The Decision, however, will become effective immediately (but only) upon shareholder approval of the proposed amendments to the shareholder rights plan agreement (the "Rights Plan") dated as of March 30, 2011 between Air Canada and CIBC Mellon Trust Company described in the management proxy circular. The proposed amendments are subject to approval by a majority of the holders of Class A variable voting shares and Class B voting shares of Air Canada (voting together as a single class), voting in person or by proxy at Air Canada's June 4, 2012 meeting. Subject to certain exceptions identified in the Rights Plan, the Rights Plan currently would be triggered in the event of an offer to acquire 20% or more (on a per class basis) of the outstanding Class A variable voting shares or Class B voting shares. The proposed amendments would modify the Rights Plan to be consistent with the Decision so that it would only be triggered by an offer to acquire 20% or more of the outstanding Class A variable voting shares and Class B voting shares of Air Canada on a combined basis. A copy of the management proxy circular is available on Air Canada's website at aircanada.com or on SEDAR at www.sedar.com.

Objective of the Decision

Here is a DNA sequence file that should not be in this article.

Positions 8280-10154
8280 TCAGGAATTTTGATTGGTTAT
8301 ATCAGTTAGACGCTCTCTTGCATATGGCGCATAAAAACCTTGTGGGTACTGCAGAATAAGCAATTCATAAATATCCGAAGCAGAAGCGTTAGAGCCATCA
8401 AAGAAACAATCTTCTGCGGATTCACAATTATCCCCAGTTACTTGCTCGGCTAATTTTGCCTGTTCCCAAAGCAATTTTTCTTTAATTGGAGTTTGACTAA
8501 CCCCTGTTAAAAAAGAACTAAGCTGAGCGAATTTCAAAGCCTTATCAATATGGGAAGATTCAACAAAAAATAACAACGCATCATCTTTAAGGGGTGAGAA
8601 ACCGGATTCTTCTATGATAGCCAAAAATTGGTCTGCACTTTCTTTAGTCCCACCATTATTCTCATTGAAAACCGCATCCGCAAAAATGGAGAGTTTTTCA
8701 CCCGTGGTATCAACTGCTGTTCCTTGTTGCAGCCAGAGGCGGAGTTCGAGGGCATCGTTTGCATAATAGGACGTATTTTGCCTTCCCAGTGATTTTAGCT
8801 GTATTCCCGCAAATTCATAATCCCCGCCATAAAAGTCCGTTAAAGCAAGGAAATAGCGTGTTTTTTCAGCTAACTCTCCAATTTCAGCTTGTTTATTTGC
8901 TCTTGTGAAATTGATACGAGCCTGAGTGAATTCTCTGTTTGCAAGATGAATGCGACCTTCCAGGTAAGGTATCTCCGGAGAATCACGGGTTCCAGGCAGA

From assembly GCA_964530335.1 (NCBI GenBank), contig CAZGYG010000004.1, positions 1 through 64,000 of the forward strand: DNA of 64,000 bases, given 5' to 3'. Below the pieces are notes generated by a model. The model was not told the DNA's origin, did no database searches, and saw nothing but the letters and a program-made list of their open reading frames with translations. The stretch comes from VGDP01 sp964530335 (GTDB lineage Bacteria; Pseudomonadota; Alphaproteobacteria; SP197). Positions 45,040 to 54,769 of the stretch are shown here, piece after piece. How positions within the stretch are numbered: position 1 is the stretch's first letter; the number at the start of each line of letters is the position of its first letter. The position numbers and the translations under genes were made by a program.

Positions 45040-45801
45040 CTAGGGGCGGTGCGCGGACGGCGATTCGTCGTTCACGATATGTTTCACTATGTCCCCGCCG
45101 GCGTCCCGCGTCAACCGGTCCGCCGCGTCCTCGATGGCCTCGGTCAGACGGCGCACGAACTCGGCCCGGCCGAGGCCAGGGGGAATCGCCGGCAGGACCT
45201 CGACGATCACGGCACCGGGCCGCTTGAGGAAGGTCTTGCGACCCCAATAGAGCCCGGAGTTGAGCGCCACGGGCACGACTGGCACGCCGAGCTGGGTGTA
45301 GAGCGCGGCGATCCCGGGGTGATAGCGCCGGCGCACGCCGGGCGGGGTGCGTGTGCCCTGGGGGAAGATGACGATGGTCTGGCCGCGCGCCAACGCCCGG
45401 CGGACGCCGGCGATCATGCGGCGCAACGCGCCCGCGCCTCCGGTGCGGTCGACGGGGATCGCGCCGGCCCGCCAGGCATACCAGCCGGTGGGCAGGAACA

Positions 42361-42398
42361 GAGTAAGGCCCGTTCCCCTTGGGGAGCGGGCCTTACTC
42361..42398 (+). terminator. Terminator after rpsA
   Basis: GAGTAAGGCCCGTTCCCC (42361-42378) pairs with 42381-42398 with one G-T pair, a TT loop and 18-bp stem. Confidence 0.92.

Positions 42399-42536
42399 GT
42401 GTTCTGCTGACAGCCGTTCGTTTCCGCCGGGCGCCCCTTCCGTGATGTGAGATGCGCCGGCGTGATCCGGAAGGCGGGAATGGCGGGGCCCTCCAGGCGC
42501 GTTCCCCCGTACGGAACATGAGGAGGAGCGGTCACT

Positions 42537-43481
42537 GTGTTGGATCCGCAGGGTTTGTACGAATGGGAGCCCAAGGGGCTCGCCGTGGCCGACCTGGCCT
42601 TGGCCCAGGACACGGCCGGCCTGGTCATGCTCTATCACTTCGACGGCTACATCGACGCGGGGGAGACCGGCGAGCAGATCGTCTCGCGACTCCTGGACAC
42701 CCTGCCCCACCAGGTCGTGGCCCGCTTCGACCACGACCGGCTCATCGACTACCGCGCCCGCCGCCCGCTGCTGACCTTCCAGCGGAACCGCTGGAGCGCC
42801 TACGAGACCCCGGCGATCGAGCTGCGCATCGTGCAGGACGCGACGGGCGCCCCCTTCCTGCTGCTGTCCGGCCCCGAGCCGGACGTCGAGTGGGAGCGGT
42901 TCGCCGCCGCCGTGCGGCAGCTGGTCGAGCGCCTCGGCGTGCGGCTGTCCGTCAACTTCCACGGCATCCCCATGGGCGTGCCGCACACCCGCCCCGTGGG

While having increased its public float significantly over recent years, and having a flexible capital structure that is designed to permit non-Canadian (as defined under the Canada Transportation Act) investors to become shareholders of Air Canada, the relatively small number of outstanding Class A variable voting shares (the share class for non-Canadians) may limit the ability of non-Canadians to acquire shares of Air Canada. In an effort to facilitate the acquisition of Class A variable voting shares, Air Canada applied to the Autorité des marchés financiers, as principal regulator, and the Ontario Securities Commission in order to seek the Decision. Though applicable take-over bid rules and early warning requirements apply to the acquisition of securities of a class, it was acknowledged in the Decision that aggregating Class A variable voting shares and Class B voting shares for the purpose of the take-over bid rules and early warning requirements may facilitate the acquisition of Class A variable voting shares. Because of the relatively small public float of Class A variable voting shares (compared to the public float of Class B voting shares), absent the Decision, it may be more difficult for non-Canadians to acquire shares in the ordinary course without the apprehension of inadvertently triggering the take-over bid rules or early warning requirements. The Decision considered the fact that the Class A variable voting shares and Class B voting shares have identical terms except for the foreign ownership voting limitations applicable in the case of the Class A variable voting shares.